A popular example of this is the Hungarian, “megszentségteleníthetetlenségeskedéseitekért,” which I’m going to go ahead and let you Google. (Just kidding, it means, approximately, “for your [plural] continued behavior as if you could not be desecrated”, and is mostly used by Hungarian speakers as an example of how agglutination can make words unreasonably long!)

The language also has a delightful 26 cases, making it more than a tad grammatically challenging. It’s also a vowel-harmony language, which essentially means that sometimes an extra vowel is added at the end to make a word sound right. 

Oh, and it has less in common with English than Hindi.

7. Navajo

Script: Latin alphabet, plus added letters and accents to represent unique sounds. Latin alphabet with a twist!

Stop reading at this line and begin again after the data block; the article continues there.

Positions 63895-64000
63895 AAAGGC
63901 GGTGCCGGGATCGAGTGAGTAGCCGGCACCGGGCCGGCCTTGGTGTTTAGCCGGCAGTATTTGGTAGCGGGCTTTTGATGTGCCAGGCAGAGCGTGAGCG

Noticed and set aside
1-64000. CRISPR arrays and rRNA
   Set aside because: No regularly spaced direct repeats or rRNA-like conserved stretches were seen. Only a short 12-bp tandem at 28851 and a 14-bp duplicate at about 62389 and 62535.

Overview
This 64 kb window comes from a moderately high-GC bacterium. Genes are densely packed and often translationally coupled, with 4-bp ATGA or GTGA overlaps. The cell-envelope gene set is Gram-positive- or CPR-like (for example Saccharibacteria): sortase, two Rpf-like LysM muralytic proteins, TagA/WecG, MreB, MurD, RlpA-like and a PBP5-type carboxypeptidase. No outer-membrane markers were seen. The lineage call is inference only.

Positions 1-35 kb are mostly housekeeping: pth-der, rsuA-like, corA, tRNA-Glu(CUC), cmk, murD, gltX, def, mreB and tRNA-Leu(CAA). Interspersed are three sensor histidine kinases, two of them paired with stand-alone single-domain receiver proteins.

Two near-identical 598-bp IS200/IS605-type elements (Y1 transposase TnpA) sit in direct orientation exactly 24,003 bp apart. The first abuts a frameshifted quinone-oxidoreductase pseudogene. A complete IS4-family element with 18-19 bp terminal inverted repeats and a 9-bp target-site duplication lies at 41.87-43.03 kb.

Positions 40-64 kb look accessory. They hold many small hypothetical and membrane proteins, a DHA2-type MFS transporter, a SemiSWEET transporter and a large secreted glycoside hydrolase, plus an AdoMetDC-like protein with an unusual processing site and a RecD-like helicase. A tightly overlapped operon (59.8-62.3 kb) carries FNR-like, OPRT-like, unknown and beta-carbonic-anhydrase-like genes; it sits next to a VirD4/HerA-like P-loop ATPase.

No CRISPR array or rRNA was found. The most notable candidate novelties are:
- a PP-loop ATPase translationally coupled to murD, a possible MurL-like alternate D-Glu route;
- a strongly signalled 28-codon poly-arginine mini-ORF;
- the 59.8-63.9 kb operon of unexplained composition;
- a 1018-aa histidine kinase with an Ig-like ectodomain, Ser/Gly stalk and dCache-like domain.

Where it’s spoken: United States

Is it tonal? Yes – four tones. 

What makes it so hard?

Navajo has several unique features that make it challenging for English speakers, or anyone who doesn’t speak a language in the North American Na-Dené family of languages. 

It has a number of consonants we don’t use in English. 

Plus, it has elements of agglutination, where prefixes and suffixes replace prepositions (the same thing as that long Hungarian word), but Navajo does it in such an unpredictable way that it’s considered by some to be… not agglutinative. 

The opposite of agglutinative is fusional. 

And Navajo is sort of both. We did say this was a challenging one! 

In fact, its significant lack of loanwords from other languages and its grammatical structure make it so tough to crack that the allies had Navajo speakers speak their language to send coded communications during World War II.